There is an old saying in Greece..“when you smell rakokazano, winter is coming”. Rakokazano or Charani in Greek is the wood-fired kettle used to distill grapes and produce Raki, a strong alcoholic spirit, much needed during the harsh winters on the Aegean islands. This traditional extraction process, known as Rakitzo, has been used all over the Mediterranean region for nearly 2,000 years. The KORRES rakokazano story begins in the middle of the 19th century with the great great grandfather of George Korres, Ioannis. It was then passed on from generation to generation ending up in the hands of George’s grandfather, the last to honour the family tradition of raki distilling. Eventually the rakokazano got lost only to be rediscovered by a Korres family member who still lives on the island of Naxos and arranged for it to ‘travel’ to Athens.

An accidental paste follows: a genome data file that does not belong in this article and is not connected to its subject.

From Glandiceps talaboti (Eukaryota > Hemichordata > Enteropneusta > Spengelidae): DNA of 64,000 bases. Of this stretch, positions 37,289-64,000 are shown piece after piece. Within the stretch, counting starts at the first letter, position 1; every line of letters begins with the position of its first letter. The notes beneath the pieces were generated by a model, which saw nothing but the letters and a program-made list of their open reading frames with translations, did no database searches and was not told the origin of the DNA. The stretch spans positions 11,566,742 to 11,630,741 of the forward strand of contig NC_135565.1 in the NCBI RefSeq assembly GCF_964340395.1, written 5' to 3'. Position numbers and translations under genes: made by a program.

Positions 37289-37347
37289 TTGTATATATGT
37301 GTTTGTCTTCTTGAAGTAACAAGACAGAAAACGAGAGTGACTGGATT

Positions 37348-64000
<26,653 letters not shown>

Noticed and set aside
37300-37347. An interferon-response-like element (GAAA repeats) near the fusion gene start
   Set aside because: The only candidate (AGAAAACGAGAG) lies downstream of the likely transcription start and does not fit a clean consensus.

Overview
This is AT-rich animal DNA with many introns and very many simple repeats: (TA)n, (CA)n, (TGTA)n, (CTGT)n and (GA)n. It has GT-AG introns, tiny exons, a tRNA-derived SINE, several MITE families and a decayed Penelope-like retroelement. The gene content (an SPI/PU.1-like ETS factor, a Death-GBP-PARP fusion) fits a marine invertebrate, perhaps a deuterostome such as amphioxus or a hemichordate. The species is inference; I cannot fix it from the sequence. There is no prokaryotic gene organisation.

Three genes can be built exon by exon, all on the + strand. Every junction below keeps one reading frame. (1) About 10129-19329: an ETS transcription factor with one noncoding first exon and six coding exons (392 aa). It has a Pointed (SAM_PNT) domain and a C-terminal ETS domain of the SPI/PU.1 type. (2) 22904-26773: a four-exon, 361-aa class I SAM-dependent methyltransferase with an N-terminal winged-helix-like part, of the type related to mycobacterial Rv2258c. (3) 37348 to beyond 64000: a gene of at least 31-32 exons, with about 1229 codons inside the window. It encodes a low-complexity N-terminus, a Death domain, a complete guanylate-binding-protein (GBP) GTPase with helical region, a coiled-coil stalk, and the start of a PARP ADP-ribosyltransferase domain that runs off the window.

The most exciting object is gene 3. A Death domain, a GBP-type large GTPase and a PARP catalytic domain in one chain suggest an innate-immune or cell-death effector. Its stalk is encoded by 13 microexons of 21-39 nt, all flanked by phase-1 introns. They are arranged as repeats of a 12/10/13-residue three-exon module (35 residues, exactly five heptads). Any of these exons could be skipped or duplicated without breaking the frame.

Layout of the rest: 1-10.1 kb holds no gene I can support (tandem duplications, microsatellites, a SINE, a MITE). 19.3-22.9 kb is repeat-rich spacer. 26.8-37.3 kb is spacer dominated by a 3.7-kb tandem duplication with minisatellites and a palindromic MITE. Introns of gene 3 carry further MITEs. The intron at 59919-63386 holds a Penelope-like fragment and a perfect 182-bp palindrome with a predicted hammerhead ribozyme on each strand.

Ever since its return to the family ‘home’ the rakokazano is on display in George’s office; for George, the rakokazano tradition links back to the first KORRES product he has created, an aromatic cough-relieving syrup with honey and aniseed. Still a best-seller after all these years, that syrup was inspired by Rakomelo, the warming concoction of Raki and Honey which George’s grandfather used to make in his village, Skado of Naxos, and offering it to underage (!) George as a cold remedy in the winter days. For George the Rakokazano also symbolizes the exemplary, eco-certified organic plant extraction that KORRES has developed; the team traveled literally across the world to assess the contemporary plant extraction ‘know-how’ available and ended up designing in cooperation with the University a first-for-Greece unit combining various technologies, another testament to the brand’s obsession with quality and attentiveness to the smallest of details. These strong associations have led George to depict it as a symbol, featured today on the brand’s packaging.